Happy belated New Year to all our friends and customers - and welcome to our 5th newsletter.

At the end of the last newsletter I mentioned that Ian had acquired yet another tractor to add to the collection. Unbelievably almost as soon as we were back from holiday after Christmas the last one in the ‘set’ miraculously became available so now the collection is complete and I am assured that will be that for a while - I’d like to open a sweepstake on how long it’ll take for another to appear!

Ha! Restore this...

As a concession to all this tractor buying, he put up no resistance when I suggested we branch out and keep a second breed of sheep (no I’m not starting my own variety collection as well). There were a few I had in mind and we went to view some locally and somehow a viewing turned in to buying 14… so in 3 weeks time the first of our new Kerry Hill ewes will start lambing. They should be finished before the main flock of 37 balwens get going as well - a long drawn out lambing this year - but I can’t wait! The Kerrys are very striking with their black eye patches and muzzles, but I can’t get used to white (or off-white now) sheep. Several people have since said ‘Oh… Kerry’s, they have a bit of a reputation don’t they?’ - as escape artists and jumpers apparently, but so far they haven’t proved to be a problem and can’t possibly jump around more than the fleet footed Balwens. We’ll see… The first lambs ordered for the freezer are going off this month - there’s one left from last season’s lambs if you are tempted.

Kerry Hills

We took the rams away from the ewes a couple of weeks ago before they do damage to the ewes by butting them with their curly horns at the feed trough - and so to another problem, how to introduce 2 pumped up rams to one another without them killing each other. My first attempt very nearly ended in a fatal fight so they were separated straight away and kept in 2 paddocks with only a fence between them so they could get used to eachother first. Today they obviously decided the time was right and with a loud crack, one butted and broke the gate fixing post, the gate swung open and ram 1 joined ram 2 with little fuss, so they are now (happily) together - no doubt scheming how to get back to the ewes.

Yummy Bacon and Gammon

New arrivals

As I write this ‘Bea’, one of our pigs, has just farrowed her second litter of 12 piglets. During the day she constructed a deep nest of straw by scraping with her feet and gathering it (and anything else she can grab) in her mouth - it really is a beautiful touching site to watch. Looking back at my notes her last litter was born at night too and all but one came backwards so I like to be on hand to help in case of problems - this time in dressing gown and wellies much to the bemusement of the neighbouring pigs…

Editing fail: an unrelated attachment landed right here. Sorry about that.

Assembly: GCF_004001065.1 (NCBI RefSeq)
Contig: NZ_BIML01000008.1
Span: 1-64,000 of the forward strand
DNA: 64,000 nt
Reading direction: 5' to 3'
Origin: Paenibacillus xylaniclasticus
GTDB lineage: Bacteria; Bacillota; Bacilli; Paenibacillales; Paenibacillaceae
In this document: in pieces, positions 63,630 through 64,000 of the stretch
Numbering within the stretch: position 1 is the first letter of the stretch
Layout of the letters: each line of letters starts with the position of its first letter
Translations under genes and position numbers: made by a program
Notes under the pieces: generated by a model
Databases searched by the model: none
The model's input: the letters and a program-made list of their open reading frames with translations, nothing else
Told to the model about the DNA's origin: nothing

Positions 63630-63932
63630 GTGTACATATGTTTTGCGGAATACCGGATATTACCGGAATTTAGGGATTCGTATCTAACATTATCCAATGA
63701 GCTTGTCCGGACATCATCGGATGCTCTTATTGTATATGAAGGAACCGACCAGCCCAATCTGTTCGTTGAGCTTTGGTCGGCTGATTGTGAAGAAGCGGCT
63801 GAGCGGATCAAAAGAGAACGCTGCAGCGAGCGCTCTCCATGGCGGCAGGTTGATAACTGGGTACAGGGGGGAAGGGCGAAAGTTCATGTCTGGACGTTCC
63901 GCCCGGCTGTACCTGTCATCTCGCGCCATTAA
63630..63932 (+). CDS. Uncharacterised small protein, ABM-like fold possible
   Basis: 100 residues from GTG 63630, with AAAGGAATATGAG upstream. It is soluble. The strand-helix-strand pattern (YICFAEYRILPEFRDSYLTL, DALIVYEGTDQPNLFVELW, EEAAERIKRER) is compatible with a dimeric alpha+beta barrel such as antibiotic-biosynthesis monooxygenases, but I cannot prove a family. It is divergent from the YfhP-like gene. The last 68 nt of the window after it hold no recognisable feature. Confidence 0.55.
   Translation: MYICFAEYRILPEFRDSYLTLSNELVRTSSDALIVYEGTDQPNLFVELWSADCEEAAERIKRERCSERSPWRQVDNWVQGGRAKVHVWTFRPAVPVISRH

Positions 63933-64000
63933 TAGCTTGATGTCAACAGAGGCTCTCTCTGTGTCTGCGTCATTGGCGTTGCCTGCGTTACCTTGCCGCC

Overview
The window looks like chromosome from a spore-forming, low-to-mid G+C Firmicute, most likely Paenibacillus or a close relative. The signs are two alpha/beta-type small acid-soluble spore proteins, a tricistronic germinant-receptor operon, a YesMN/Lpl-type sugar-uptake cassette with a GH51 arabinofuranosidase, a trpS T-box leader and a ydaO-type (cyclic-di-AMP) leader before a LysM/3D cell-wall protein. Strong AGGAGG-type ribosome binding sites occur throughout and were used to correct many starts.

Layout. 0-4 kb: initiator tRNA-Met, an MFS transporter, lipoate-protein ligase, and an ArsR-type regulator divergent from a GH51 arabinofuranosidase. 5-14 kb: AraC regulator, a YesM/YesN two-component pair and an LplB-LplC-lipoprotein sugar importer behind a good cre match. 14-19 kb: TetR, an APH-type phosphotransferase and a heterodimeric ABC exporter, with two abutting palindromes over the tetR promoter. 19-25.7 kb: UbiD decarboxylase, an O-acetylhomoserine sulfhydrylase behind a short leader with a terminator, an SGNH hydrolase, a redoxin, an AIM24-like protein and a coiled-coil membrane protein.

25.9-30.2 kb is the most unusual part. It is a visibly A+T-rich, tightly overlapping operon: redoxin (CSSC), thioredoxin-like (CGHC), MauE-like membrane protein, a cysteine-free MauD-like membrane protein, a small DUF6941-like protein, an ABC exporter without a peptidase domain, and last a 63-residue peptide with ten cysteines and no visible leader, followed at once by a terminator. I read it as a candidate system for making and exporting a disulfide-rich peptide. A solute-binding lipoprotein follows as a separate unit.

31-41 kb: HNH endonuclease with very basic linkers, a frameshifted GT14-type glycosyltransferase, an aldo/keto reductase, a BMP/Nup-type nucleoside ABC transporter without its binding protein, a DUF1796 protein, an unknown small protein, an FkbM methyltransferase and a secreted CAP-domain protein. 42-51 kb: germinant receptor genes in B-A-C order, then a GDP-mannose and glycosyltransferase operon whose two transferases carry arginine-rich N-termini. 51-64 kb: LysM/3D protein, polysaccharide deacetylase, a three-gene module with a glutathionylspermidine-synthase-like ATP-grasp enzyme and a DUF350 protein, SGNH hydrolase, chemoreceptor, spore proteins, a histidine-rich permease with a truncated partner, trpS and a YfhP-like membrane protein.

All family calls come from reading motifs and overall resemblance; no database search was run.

‘Betty’ is back with the boar and some of her little ones born in November have been sold for registered breeding. The remainder we shall keep for the next batch of pork and bacon - which reminds me, we collected 3 pigs worth of bacon and gammon back from the butchers this week so if you fancy some, let us know. The pig glut left over from the foot and mouth shut down last summer has nearly passed with only 3 left to go to the butcher. One lucky boar went off for breeding too. Our new gilt ‘Belinda’ is due to farrow in March so hopefully we are back on track for litters of pigs every 2 months and subsequent pork/bacon at 2 month intervals too. We are very pleased with the 2 butchers we now use but I also met a new chap recently who has been butchering for years and has his own on-farm cutting room where he hangs the meat for longer and is happy for me to assist with sausage making / packing etc with our own labels - the leap into professionalism we have been wanting to make. We’ll try him with the next batch.

The chicken are well and are starting to lay again after their winter break. I set the incubator running while we were away so that it was due to hatch 3 days after we got back. We had the best hatch ever - no doubt owing to the fact that I wasn’t prodding it every few hours - but sadly (and maddeningly) at 3 weeks a rat somehow got in and killed all of the growing chicks. I really need to address the rearing facilities this year now the main run is finished (or at least will be once the 2 pen extension is complete this weekend…) The order book is bulging which is really gratifying after only a year ‘in business’ - I took 6 orders in one day last week - most people are finding us through our website. I particularly like helping folks new to keeping chicken/sheep/pigs as I remember what it was like when we first started.

Gillian and Gem watching the chicks hatch

The barn is coming along - which is just as well as we need the training room up and running as soon as we can. We’ve got 7 courses planned so far this year including poultry for beginners, living willow sculpture, pond creation, otter holt construction and the ever popular tractor & machinery maintenance! We plan to take the roof off and re-install the new one in May-June so we’re praying for no rain - and then for it to continue so we can make the hay after that… Its never ending!

By the time I write the next newsletter we’ll be in the depth of lambing I expect - if you fancy popping out to see them, just give us a call in advance. We hope to catch up with you soon and wish you well for the Spring, please keep in touch.

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